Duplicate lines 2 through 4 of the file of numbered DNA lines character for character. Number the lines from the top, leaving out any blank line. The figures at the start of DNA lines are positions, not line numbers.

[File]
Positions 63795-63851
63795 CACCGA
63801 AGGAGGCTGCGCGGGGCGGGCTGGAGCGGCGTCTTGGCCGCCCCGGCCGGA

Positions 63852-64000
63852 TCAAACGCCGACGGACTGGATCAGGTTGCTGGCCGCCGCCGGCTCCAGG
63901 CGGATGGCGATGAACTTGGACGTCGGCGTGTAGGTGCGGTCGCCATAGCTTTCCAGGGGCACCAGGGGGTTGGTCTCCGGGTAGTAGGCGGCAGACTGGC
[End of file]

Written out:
63795 CACCGA
63801 AGGAGGCTGCGCGGGGCGGGCTGGAGCGGCGTCTTGGCCGCCCCGGCCGGA

Positions 63852-64000